Crafting the perfect science fair project is a right of passage for most elementary-school kids. The ideal experiment involves a few key ingredients, a little bit of parent involvement, and can be completed in under two weeks.
Traditionally, science fairs take place in fifth grade, but many schools are now incorporating STEM experiments into the curriculum as early as kindergarten, so we've put together a list of 19 easy science fair project ideas, ranging from the tried-and-true “exploding volcano” to extracting DNA from a strawberry. There are chemistry science projects for 5th grade and plenty of hands-on, get messy ideas for the youngest inventors.
Create a walking rainbow by filling jars with colored water.
Science Fair Projects for Grades K-2
1. Walking Rainbow
Demonstrate your knowledge of capillary action and color mixing by creating a walking rainbow using paper towels and food dye.
2. Coffee Filter Chromatography
Be a color detective with this hands-on activity that explains how colors are created by mixing various color molecules and solutions.
3. Lemon Science
This simple experiment covers all your science fair bases by creating a colorful fizzy reaction right in a lemon. Lemon Science is a great way to test what happens when you mix an acid and a base together.
4. Solar S’More Oven
Save those pizza boxes to help kids turn them into a Solar S’More Oven. Kids can hypothesize if a cloudy day will affect their delicious results.
5. Apple Science
How do I keep my apple slices from turning brown? This engaging apple experiment will illustrate the concept of oxidation over a short period of time as well as allow your child to draw conclusions about what substance will prevent the apples from turning brown.
6. Grow Food from Garbage
Before you toss those celery scraps, regrow them into new plants! There are a handful of vegetables that can be regrown and allow children to exhibit plants' need to thrive.
7. Turn a Penny Green
Learn about oxidation, chemical reactions, and the principles of corrosion all with a penny. This popular Penny Experiment empowers kids to hypothesize and draw their own conclusions about why some pennies turn green over time.
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Who knew blood could be so delicious? Make a 'blood model' out of candy.
Easy Science Fair Options for Grades 3-5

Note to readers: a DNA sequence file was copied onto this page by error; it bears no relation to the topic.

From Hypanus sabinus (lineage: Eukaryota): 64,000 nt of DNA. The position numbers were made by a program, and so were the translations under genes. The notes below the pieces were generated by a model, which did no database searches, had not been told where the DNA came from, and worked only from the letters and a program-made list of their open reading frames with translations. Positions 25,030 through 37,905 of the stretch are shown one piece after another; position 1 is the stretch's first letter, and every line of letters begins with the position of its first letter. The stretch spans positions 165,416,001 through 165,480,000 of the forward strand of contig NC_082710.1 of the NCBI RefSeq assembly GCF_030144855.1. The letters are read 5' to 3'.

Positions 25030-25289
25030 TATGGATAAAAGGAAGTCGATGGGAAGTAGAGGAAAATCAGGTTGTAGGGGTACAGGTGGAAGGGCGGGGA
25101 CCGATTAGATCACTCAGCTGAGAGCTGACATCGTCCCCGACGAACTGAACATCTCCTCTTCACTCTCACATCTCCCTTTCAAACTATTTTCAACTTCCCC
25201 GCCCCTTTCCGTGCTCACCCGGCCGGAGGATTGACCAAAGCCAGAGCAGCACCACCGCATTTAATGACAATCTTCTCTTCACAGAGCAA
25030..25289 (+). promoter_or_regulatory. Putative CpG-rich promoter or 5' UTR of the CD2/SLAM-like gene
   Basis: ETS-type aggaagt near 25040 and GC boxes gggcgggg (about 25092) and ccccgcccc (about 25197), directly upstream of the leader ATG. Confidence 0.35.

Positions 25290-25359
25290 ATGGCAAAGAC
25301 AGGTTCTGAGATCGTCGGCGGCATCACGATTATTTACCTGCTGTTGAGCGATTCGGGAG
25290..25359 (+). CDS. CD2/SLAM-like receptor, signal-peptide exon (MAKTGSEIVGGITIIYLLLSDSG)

8. Stir Together a Blood Model
Marshmallows, corn syrup, and red sprinkles are a delicious way to talk about blood components at the science fair. Create this hands-on, kid-friendly model with some yummy ingredients.
Science Fair Volcanoes combine elements of earth science, chemistry, geology, and pure fun. There are a lot of engaging ways to create this science fair classic.
10. Elephant Toothpaste
Grab your safety goggle and a plastic water bottle, it’s time to make elephant toothpaste! Learn about catalysts and solutions while concocting this larger-than-life experiment.
11. Potato Battery
Harness the power of electricity in a potato! OK, so potatoes aren’t electric, but kids can use one to conduct an electrochemical reaction for this chemistry science fair project.
12. Science of Slime
Sure, slime is fun! But, it’s also a great way to play with non-Newtonian liquids, states of matter, and create a polymer. Get our favorite slime recipes.
13. Borax Crystals
You can grow crystals at home with water, borax, pipe cleaners, and thread.
14. Science of Condensation: How to Make Frost
No matter what the weather may be outside, can create frost in any classroom or all-purpose room. Combine salt, crushed ice, and a tin can and watch frost grow right before your eyes.
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Get out the lab coats to extract DNA from a strawberry.
Science Fair Projects for Middle School
15. Extracting DNA from a Strawberry
Feel like a real-life Jurassic Park scientist when you show your classmates how to extract DNA from a strawberry.
16. Bottle Flip Challenge
There’s a little more than luck involved in the viral Bottle Flip Challenge. Students can learn to test for the variables of bottle size, shape, and water level in this project.
17. Show Off a Tooth Decay Model
Using eggshells and mason jars filled with various liquids, create this tooth decay model, explaining to your peers how various substances cause decay.
18. Floating Paperclip
Explore the concept of surface tension by making a paperclip float in a glass of water in this easy science fair project.
19. Make a Rainbow
It may have taken tons of experimentation for Isaac Newton to discover that there is a full-spectrum of color in every beam of light, but all your student needs is a prism and flashlight to demonstrate this rainbow phenomenon.
Photos and video by the author